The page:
Indiana Pacers: Can Paul George Surpass Reggie Miller or Larry Bird's Fame in Indiana?

By Mathew Muncy
Pat Lovell-USA TODAY Sports

Can Paul George surpass Reggie Miller in terms of popularity in the state of Indiana? What about Larry Bird? I saw this question posed on another website the other day, and it really got me thinking about how we, as a social generation, view these three individuals.

Let’s start with Bird. His fame began in 1979 when he lead the Indiana State Sycamores to the NCAA Championship game. Since Bird was a Hoosier — not referring to his brief stint at Indiana University — it was a given that his fans would follow him to whichever NBA team drafted him. Those fans turned out to be the Baby Boomers and Generation Xers.

While you could make a case for the Baby Boomers being bigger fans of some of the ABA Indiana Pacers like Mel Daniels, George McGinnis or Roger Brown, I would venture to say Bird was too big of a generational superstar to not be liked more by Indiana natives. Bird retired from the NBA in 1992, four years after Reggie Miller was drafted by the Pacers and the birth of the new generation.

Generation Y, or Millennials, were those born in the early 1980s all the way up to the early 2000s. And guess who they grew up watching? Reggie Miller. Miller was drafted by the Pacers in 1988 and began his transcendent rise towards the upper echelon of the NBA in 1992.

Not many Millennials got to see Bird play, especially during his prime, so they grew up watching guys like Miller, Michael Jordan, Charles Barkley, Patrick Ewing and Kobe Bryant. These were the new generation superstars and for once, since the ABA days, the Pacers had one.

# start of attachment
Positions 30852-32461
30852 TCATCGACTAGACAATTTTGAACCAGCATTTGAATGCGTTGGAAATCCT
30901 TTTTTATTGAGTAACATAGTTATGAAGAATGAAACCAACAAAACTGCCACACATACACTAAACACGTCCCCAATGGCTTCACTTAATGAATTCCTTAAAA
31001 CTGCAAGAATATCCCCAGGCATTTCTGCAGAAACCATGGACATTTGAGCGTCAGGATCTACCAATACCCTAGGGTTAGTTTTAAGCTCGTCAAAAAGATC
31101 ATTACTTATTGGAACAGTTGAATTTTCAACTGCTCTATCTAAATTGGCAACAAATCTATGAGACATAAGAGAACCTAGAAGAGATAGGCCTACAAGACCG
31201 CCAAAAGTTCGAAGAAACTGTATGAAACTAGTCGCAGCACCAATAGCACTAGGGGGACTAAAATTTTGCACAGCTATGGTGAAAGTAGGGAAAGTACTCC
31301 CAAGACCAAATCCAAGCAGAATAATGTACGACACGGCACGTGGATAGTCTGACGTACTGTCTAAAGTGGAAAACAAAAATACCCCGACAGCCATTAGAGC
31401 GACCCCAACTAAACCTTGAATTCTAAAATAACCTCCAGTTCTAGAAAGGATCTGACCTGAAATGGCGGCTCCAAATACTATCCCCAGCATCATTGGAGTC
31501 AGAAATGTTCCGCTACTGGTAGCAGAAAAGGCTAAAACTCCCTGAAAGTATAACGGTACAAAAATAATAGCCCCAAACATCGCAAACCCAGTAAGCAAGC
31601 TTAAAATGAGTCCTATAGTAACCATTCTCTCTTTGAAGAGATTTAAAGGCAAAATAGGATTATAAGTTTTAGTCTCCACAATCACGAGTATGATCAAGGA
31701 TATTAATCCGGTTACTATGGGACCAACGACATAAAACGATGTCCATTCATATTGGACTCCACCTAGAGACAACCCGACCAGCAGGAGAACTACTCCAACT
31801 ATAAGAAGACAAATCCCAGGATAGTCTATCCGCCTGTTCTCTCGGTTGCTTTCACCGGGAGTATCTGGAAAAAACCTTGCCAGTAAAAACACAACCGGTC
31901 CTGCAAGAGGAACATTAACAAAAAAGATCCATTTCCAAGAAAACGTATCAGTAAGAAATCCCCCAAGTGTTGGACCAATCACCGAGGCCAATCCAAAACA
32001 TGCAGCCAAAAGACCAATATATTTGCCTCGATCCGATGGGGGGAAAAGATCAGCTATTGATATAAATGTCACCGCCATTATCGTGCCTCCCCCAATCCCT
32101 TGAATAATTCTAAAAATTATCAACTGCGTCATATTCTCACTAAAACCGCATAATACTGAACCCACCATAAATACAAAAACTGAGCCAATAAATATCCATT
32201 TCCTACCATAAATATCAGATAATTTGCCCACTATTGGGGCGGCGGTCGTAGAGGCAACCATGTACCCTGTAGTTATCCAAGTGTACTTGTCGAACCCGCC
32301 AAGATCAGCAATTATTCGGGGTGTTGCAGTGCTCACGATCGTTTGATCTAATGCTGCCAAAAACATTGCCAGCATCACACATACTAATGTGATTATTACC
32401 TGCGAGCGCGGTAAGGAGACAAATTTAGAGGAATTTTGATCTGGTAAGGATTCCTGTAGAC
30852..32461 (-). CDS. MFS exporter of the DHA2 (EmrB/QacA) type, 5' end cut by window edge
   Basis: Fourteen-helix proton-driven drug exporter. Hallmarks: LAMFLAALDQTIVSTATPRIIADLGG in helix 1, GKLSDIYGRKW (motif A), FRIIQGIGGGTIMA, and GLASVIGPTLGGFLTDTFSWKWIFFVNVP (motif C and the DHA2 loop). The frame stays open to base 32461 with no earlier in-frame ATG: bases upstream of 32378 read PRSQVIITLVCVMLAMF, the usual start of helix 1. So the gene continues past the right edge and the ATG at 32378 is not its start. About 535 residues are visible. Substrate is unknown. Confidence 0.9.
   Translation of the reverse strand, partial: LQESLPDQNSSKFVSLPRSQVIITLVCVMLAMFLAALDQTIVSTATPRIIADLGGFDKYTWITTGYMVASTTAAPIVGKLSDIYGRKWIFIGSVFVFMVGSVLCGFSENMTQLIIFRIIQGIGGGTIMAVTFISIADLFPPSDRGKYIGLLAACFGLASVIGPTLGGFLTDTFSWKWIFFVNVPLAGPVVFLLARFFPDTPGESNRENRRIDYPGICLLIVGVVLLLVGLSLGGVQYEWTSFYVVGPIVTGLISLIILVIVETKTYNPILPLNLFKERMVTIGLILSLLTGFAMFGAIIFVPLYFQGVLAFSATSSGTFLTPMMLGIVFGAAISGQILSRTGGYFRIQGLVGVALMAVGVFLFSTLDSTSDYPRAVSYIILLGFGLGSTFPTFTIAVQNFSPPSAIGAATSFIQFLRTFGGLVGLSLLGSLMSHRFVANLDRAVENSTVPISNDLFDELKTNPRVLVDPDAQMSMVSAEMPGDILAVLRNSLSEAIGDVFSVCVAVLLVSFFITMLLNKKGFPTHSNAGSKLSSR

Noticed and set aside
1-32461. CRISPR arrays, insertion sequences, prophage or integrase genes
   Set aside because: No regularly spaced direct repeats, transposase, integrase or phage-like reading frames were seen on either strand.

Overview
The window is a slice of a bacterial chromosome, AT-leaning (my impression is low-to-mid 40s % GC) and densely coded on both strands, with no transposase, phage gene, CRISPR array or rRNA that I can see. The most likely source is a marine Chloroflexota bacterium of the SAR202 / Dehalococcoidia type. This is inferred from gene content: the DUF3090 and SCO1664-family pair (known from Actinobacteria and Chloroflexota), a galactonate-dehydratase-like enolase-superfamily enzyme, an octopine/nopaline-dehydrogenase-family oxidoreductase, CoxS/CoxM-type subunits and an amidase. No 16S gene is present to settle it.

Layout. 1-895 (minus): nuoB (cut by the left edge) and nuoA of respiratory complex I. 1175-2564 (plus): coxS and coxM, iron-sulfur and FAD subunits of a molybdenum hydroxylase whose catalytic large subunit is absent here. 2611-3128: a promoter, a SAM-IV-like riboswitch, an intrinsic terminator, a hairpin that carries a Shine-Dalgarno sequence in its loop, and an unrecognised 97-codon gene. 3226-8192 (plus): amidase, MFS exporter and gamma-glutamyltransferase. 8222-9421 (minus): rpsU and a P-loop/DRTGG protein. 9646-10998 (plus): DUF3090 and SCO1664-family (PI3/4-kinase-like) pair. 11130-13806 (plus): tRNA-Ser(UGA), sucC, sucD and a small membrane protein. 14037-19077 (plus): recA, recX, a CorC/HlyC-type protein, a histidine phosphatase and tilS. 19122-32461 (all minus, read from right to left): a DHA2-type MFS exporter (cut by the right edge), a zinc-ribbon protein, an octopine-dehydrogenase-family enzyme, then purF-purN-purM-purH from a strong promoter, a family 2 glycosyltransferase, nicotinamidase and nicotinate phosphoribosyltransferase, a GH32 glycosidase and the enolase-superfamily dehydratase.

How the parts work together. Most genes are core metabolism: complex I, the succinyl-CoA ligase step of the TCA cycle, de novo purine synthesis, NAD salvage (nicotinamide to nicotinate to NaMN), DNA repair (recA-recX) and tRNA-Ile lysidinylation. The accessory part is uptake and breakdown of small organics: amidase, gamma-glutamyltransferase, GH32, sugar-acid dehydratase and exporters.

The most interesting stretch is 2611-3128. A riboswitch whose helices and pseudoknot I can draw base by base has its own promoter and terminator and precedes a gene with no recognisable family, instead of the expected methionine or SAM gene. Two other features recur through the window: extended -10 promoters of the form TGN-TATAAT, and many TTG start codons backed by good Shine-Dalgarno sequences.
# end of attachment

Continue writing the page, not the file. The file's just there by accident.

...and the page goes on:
The infamous battles with the New York Knicks, the close games with the Chicago Bulls and the Pacers’ first NBA Finals appearance were all led by Miller, who single-handedly pushed small-market Indiana into the big-market limelight. Unfortunately Miller could never push his team to an NBA Championship — it didn’t help they continued to face the dominant dynasties of the era — and he ultimately retired in 2005.

The early 2000s birthed the newest generation that is being temporarily coined as Generation Z. These new Pacers fans didn’t get to watch Miller play, just like the Millennials didn’t get to see Bird, so all they know is the play of Paul George. George took three years to become the rising superstar he is today, and those Gen Z fans have been able to watch every moment of his career.

In George’s three years, the Pacers have advanced further in the NBA playoffs each season and are now considered to be championship contenders, something they haven’t been since the kids of Generation Z were being born.

Many of these kids know who Larry Bird and Reggie Miller are because they have older siblings, parents and grandparents to tell them stories of watching them as they grew up, but Generation Z will be telling their siblings, kids and grandkids about the accomplishments of George.

George will not be able to push his way past Bird or Miller with the older fans even if he wins multiple championships, but he has already solidified his spot as the most popular Pacers player among Generation Z.

Can Paul George pass Reggie Miller or Larry Bird’s fame in Indiana? It all depends on who you ask.

Mathew Muncy is an Indiana Pacers writer for Follow him on Twitter @MMuncy, “Like” him on Facebook or add him to your network on Google.

You May Also Like